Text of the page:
If you have been experiencing bouts of dizziness, you aren’t alone. Recent studies suggest that dizziness affects approximately 50% of all adults at some point in their lives. There are many reasons a person might feel dizzy, such as dehydration, anemia, and fatigue, but vestibular problems–that is, problems in the inner ear–account for 40% of all cases of dizziness.
What Causes Dizziness and Vertigo?
Dizziness and vertigo may include symptoms like nausea, motion sensitivity, and hearing problems. If you come to our team because you are experiencing these symptoms, we will identify what the underlying cause is so we can administer the proper treatments. Typically, dizziness and vertigo are a result of one of the issues below.
Inner Ear Problems
- Benign paroxysmal positional vertigo (BPPV). if moving from lying to sitting, turning in bed, looking up or down brings on spells of vertigo (typically lasting seconds to about one minute), BPPV might be the problem. This condition is a result of dislodged crystals in the ear canal, which are affected by gravity and make it feel as if you are spinning when you move your head. Sometimes a head injury is to blame for BPPV, but often there is no specific cause. This condition is treatable with vestibular rehabilitation.
- Ear Infection. An infection, viral or bacterial, in the ear canal can cause sudden and significant vertigo symptoms. If dizziness is attributed to an infection in the inner ear, you will be referred to a specialist who will assess the infection further and prescribe medication.
- Meniere’s disease. With Meniere’s disease, you may suffer recurring bouts of vertigo and dizziness that can last up to several hours. You may also experience pressure in your ears or loss of hearing. Meniere’s disease is a chronic condition that involves excessive fluid buildup in the ear, but symptoms can be managed.
Other causes of dizziness can include neurological disorders such as Parkinson’s disease, medication side effects, anxiety disorders, high or low blood pressure, and low blood sugar.
Dizziness may also be a sign of more serious health problems, such as stroke or heart attack. If you have sudden onset dizziness in combination with a severe headache, vision troubles, fever, loss of motor function, or weakness or numbness, seek medical assistance immediately.
Treatments for Dizziness
if your vertigo symptoms are determined to be an infection or an issue external to the ear canal, such as blood pressure problems, our team will refer you back to your physician for follow-up. we will also assess for more serious conditions that can cause dizziness/vertigo.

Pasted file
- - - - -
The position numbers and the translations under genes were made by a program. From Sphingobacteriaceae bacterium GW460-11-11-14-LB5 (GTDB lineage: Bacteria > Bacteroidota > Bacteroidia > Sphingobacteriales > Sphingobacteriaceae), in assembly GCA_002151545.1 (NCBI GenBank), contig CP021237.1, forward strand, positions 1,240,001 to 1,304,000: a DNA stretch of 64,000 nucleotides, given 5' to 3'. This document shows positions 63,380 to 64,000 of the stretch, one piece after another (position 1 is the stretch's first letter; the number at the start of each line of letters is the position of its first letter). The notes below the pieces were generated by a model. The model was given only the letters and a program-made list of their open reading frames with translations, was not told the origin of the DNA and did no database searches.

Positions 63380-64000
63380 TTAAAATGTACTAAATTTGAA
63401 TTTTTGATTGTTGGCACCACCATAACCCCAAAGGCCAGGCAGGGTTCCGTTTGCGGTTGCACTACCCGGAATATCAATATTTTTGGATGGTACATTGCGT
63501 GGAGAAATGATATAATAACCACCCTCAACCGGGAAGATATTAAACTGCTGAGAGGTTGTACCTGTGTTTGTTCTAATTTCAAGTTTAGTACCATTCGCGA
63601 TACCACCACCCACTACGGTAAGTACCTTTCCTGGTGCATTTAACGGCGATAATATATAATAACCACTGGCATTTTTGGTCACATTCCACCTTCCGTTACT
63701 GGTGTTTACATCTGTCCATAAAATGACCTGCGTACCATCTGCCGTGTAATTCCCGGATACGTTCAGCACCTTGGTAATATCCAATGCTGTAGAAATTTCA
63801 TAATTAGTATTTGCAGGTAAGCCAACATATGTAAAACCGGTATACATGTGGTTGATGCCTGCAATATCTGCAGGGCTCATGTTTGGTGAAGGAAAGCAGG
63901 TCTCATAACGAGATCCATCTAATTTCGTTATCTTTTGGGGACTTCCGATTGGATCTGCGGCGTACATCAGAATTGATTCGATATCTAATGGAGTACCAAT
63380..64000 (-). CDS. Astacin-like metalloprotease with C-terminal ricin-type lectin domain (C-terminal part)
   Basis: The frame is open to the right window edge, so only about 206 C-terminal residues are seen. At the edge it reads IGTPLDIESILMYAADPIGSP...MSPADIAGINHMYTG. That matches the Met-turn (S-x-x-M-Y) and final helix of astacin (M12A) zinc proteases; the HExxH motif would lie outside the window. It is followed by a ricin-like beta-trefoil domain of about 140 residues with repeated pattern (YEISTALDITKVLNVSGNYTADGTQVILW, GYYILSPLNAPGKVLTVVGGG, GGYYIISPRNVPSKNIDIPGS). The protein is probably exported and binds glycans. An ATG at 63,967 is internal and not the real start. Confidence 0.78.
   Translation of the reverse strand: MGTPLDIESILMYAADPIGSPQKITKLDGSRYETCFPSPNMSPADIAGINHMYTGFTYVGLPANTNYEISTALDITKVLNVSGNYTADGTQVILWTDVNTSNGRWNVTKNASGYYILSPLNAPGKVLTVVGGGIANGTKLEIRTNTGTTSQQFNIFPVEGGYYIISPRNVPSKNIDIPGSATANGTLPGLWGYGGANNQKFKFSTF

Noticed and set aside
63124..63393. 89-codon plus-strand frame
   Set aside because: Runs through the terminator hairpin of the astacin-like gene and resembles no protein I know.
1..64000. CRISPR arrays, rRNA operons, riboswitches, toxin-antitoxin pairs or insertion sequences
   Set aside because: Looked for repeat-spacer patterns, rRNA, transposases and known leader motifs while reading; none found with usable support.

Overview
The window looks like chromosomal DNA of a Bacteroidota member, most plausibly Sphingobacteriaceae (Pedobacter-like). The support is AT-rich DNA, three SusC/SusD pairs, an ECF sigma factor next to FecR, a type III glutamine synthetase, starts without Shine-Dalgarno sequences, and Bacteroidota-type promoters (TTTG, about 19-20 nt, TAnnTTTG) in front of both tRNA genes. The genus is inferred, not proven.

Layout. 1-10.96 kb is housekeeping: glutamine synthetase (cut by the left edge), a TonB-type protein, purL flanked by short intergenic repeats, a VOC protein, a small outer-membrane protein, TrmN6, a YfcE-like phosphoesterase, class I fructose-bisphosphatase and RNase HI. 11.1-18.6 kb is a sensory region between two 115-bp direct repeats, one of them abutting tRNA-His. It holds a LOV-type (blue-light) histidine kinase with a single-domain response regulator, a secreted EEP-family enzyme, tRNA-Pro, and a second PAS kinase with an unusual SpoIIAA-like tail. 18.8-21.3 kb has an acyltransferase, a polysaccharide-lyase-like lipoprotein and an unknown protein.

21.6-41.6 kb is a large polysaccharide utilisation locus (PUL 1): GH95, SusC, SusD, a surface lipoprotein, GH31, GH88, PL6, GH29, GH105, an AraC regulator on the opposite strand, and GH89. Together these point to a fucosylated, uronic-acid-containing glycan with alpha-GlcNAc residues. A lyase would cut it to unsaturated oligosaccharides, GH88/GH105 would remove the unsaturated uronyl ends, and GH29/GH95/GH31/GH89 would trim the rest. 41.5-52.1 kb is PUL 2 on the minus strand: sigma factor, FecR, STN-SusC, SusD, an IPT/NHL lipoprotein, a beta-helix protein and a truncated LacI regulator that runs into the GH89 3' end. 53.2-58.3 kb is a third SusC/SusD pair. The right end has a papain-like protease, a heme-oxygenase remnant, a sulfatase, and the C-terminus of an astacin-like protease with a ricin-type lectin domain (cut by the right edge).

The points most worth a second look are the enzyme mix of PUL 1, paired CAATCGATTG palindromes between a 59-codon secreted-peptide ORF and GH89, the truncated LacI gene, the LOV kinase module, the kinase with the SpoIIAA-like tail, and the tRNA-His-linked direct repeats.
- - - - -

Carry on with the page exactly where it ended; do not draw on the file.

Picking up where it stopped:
If the problem lies within the inner ear, our team will determine the appropriate treatment based on the type of vestibular problem, the severity and duration of your symptoms, and your sensitivity to treatments.
Head position (Epley) Maneuvers
By performing an Epley maneuver, the displaced crystals that cause BPPV are repositioned so they no longer cause problems. Our team manually adjusts your head position while you are sitting and lying down, using a machine to monitor your eye movements as your position changes. This procedure typically takes around 15 minutes, and after just a couple of treatments typically sees around 80% effectiveness in curing BPPV.
If your vertigo and dizziness cause issues with your vision, gaze stability exercises may be recommended. This technique involves the patient shifting their gaze to different targets while being monitored and guided by a physiotherapist. They may also be instructed to focus on one target while the physiotherapist maneuvers their heads back and forth. These exercises help to control focus and improve vision when a patient with inner ear problems moves their head.
In order to ensure your vertigo symptoms remain at bay, our team may recommend exercises that will moderately stimulate the dizziness. Through gradual and repeated exposure, you will train the brain to ignore the irregular signals your inner ear is transmitting.
If you are experiencing dizziness, remember to keep your fluids up, avoid caffeine and alcohol, and sit or lie down when you start to feel dizzy to avoid falls or accidents. Then book yourself in for an appointment with our team to get the treatments you need to get your feet back on solid ground.